It was not so long ago that one could see jellyfish only at the public aquarium or in the ocean. There were few or no sources of healthy animals for those aquarium hobbyists that were interested in keeping them. Even more difficult to obtain were the specialized “kreisel” aquarium systems needed to successfully house most jellies. Fortunately, aquaculturists have begun to produce hardier, captive bred specimens available for trade in the private aquarium industry. And, well-made kreisel style home aquaria are now more accessible. Throughout all of these developments, one species has remained among the most popular by novice and expert keepers alike: the moon jellyfish.
The moon jellyfish (Aurelia aurita) has proven to be reasonably resilient and adaptable in a captive setting. Now, it is still a jellyfish, so it does require some special care and very, very careful handling. But given good water quality, the right foods and an appropriate aquarium system, this species can actually flourish in captivity. It probably helps somewhat that much is known and recorded about their husbandry, as they have been kept by researchers for many years and are among the most studied of all the jellies.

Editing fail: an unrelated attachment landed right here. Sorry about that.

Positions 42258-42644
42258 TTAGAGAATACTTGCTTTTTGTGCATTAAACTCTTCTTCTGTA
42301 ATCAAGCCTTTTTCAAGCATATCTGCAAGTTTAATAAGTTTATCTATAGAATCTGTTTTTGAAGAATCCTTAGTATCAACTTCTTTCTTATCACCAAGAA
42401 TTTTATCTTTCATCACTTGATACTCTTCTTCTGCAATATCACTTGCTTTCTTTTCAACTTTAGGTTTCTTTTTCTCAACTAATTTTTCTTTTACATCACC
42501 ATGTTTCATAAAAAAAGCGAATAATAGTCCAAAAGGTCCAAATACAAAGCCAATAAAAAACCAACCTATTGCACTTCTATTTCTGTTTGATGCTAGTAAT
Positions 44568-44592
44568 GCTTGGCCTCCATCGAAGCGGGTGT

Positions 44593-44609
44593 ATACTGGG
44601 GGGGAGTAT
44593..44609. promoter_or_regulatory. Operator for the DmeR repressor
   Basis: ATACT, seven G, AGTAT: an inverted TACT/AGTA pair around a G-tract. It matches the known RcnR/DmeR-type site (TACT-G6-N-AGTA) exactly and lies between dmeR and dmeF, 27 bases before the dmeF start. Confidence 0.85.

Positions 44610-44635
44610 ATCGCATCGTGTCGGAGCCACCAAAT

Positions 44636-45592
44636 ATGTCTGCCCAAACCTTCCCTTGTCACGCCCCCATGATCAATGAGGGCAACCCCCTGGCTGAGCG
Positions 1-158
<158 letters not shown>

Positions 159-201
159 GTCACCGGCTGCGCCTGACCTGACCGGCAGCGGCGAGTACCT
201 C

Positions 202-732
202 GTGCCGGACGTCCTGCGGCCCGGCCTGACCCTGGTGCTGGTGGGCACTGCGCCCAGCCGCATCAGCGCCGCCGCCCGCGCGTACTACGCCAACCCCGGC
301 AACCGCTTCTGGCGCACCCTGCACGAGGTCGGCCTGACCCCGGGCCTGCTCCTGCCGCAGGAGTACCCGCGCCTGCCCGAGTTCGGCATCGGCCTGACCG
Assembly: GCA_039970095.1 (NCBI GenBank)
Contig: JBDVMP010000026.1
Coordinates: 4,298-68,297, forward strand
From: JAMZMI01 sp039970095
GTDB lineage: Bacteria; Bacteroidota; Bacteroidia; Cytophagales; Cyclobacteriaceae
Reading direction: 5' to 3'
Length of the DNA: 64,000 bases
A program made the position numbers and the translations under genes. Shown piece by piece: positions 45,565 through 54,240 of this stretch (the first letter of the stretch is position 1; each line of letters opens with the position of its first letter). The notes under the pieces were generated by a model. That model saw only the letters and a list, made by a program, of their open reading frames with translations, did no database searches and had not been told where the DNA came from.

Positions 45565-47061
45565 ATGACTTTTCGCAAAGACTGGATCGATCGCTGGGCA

It is in large part the animal’s toughness (well, at least for a jellyfish) that the species is distributed across an unusually extensive range, including both of the U.S. coasts as well as the Atlantic coast of Northern Europe. Moon jellies are a coastal species, preferring sheltered areas such as bays and estuaries. Hailing mainly from temperate regions, they can survive in water temperatures of 43-88°F (6-31°C) and prefer temperatures of 48-66°F (9-19°C). Surface waters in the moon jelly’s range can actually get rather warm during the summer months. When this occurs, dissolved oxygen levels can drop dramatically. As it happens, the moon jelly is actually well adapted to handle hypoxic conditions. It sticks around even as other zooplanktivores (such as fish) move to more highly oxygenated areas. For the jellyfish, this simply means a lot less competition for its zooplanktonic food source.